Nikon AF-S Nikkor 16-35mm f/4G ED VR

Nikon AF-S Nikkor 16-35mm f/4G ED VR Press Release:

Nikon UK today announces the AF-S NIKKOR 16-35mm f/4G ED VR, the world’s first ultra-wide angle zoom lens with VR for FX-format cameras. The new lens offers an affordable and practical proposition for general photography with FX-format cameras such as the D700.

Zurab Kiknadze, Product Manager Lenses, Accessories & Software, Nikon Europe says: “The AF-S NIKKOR 16-35mm f/4G ED VR covers all bases for wide angle shooting and addresses market feedback for a more affordable alternative to the professional AF-S Zoom-Nikkor 17-35mm f/2.8D IF-ED or more recent AF-S NIKKOR 14-24mm f/2.8G ED ultra-wide-angle lens.

Sharper handheld images at slow shutter speeds
The AF-S NIKKOR 16-35mm f/4G ED VR is the world’s first ultra-wide angle zoom lens to feature Vibration Reduction technology, providing the ability to shoot at shutter speeds up to four stops slower. The application of VR complements the f/4 maximum aperture when shooting in low light.

Class leading image quality
The new lens’ complex optical design features Nikon’s exclusive anti-reflection Nano Crystal coat, two ED glass elements and no less than three aspherical glass elements to minimize distortion and aberration, even at maximum aperture. The VR II system and Silent Wave Motor deliver extremely quiet, discrete operation and the nine bladed rounded diaphragm renders delightful bokeh.

Built for everyday use
The AF-S NIKKOR 16-35mm f/4G ED VR balances well with more compact FX format cameras such as the D700 and is consequently built to withstand the demands of everyday shooting. The robust magnesium construction and weather sealing will make it an ideal choice for the adventurous enthusiast and professional photographer. It comes complete with durable hood HB-23, and soft pouch.


Focal length 16-35mm
Max/min aperture f4/f22
Lens construction 17 elements in 12 groups (with two ED glass and three aspherical lens elements, and Nano Crystal Coat)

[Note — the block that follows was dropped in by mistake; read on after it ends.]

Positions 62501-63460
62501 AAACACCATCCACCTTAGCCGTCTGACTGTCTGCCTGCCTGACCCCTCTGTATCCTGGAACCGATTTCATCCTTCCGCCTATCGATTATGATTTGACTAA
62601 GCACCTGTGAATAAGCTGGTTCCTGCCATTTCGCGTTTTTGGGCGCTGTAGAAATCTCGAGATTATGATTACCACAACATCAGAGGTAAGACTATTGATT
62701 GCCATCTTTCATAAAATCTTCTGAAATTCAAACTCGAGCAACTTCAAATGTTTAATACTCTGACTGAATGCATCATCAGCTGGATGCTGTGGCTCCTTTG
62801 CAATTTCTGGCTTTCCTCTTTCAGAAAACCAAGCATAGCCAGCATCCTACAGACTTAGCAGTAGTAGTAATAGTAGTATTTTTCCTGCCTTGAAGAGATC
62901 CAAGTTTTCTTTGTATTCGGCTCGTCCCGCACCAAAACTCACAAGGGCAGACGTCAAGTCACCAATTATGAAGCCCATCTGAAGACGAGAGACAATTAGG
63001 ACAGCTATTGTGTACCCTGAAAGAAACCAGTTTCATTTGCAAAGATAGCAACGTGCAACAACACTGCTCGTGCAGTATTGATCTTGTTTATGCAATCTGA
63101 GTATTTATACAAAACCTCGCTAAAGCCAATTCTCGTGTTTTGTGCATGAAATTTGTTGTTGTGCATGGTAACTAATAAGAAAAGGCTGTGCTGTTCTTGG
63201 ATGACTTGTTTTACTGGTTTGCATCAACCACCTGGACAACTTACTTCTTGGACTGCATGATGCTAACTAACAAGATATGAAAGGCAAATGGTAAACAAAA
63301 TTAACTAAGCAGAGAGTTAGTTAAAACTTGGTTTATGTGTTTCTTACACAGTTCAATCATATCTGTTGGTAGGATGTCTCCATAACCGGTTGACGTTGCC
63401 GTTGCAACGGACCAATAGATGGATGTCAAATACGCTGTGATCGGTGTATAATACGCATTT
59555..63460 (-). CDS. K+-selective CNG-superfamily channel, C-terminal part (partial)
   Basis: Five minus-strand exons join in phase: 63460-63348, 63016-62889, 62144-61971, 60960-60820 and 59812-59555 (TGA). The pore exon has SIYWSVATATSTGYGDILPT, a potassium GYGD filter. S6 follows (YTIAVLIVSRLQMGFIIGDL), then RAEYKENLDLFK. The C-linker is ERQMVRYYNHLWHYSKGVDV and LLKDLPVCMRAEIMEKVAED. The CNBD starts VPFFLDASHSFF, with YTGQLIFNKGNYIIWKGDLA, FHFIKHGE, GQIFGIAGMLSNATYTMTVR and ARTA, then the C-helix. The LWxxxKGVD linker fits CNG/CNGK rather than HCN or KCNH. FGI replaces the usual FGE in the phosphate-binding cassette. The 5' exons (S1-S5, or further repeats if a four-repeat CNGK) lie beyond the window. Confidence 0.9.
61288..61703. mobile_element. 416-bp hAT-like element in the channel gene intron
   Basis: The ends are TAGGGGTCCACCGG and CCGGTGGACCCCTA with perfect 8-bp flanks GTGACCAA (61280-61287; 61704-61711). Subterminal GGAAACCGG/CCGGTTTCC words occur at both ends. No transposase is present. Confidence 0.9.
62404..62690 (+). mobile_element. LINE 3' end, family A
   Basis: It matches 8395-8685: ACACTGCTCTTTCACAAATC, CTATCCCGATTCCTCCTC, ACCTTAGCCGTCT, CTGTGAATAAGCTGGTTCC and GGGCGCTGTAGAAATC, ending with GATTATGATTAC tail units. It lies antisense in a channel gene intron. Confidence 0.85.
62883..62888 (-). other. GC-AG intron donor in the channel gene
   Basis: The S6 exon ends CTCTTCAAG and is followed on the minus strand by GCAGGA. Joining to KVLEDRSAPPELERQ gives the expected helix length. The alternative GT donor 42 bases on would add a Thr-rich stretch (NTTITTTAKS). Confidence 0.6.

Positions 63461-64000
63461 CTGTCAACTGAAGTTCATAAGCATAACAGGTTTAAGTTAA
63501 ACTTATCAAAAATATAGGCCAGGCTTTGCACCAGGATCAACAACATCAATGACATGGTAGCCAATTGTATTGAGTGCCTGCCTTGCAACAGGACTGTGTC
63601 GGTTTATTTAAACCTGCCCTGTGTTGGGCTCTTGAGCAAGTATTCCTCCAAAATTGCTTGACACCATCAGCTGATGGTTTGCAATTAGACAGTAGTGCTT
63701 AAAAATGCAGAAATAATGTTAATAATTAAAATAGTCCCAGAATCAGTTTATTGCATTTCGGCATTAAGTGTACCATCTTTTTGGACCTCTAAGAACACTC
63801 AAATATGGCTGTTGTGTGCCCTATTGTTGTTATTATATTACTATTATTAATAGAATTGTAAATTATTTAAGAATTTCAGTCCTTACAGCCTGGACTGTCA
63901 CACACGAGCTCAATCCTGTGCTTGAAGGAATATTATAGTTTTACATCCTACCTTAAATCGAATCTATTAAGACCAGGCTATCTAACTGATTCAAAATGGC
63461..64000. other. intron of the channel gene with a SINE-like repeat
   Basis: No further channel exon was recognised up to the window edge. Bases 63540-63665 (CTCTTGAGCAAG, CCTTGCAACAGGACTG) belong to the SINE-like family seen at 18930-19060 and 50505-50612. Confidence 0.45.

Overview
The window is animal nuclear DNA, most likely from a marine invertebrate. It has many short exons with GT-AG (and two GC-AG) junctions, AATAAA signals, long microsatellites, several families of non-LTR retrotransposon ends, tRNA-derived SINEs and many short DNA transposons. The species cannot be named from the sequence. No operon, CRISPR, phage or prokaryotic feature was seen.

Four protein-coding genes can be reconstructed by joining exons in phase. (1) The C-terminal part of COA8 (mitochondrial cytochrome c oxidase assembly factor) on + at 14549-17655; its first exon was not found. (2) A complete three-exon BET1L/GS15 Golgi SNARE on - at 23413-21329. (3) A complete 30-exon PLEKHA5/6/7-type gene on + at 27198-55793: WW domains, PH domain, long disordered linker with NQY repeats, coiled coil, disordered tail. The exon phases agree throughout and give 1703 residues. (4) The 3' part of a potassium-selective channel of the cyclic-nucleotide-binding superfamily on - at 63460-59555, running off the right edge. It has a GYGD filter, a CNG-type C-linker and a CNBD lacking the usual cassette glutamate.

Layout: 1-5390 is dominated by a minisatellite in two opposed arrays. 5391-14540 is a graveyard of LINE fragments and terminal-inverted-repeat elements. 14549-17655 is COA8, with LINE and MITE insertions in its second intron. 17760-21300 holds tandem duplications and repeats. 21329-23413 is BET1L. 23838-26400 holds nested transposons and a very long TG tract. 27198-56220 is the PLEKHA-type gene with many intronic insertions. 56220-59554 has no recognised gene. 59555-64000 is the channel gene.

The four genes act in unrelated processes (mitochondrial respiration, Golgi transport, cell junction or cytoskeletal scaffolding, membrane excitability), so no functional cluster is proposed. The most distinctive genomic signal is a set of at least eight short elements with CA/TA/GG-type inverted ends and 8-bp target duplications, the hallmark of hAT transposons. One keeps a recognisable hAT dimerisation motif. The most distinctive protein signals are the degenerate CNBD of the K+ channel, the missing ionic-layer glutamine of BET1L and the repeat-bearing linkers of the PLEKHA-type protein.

Picture angle 107° - 63° (83° - 44° for Nikon DX format)
No. diaphragm blades 9 pcs. (rounded)
Closest focusing distance 0.29m at a focal length of 16mm or 35mm, 0.28m at a focal length between 20mm and 28mm
Filter/attachment size 77mm
Diameter x length Approximately 82.5 x 125 mm
Weight Approximately 680 g/24.0 oz

Sales starts in February 2010 with an RRP of £1,049.99. For more information please visit the Nikon website.
By: spustylnik 1999 days ago
where is The old photodo site?
By: keekimaru 1152 days ago
Really about perfect for me.

I have never owned the 14-24 or the 17-35, but wanted a great wide lens for scenics and just because wide is fun if used correctly. My problem was this. When looking at my scenics in Lightroom, I measured the focal length average for keepers over around 5 years. I converted crop to full frame and found that my sweet spot was 24mm. With the 14-24, I'd always be fighting that. I'd always be forced to swap lenses when I tried to go beyond that sweet spot. I need range on both sides of 24mm to be happy. Make sense? That left me with the 17-35 or a prime lens until the release of this new lens. I rented a 17-35 and tried the 20 f/2.8 and 24 f/2.8 and was just not convinced by any of them. I also wanted a pro-quality build. I had planned a trip to the Grand Tetons for June and was going to buy the 24 f/2.8 because I'd run out of ideas when Nikon released this 16-35 f/4.

Prior to this, I've never purchased any piece of equipment without reading everything and allowing the reviews to come out. This time I prepaid and ordered. With trepidation I awaited my new lens. Let me tell you. I should not have worried. This has been one of my best purchases since I switched to Nikon in 1968. I don't pixel peep and don't need to with my copy. It's razor sharp edge to edge at f/5.6 and beyond until around f/16. The only negatives for me are high purple fringing in the far corners at 16 f/4 which are easy to fix during processing. Nikon does it for you if you shoot JPeg, which I don't of course, but all software does it very easily. Mostly, I don't shoot quite that wide or wide open anyway.

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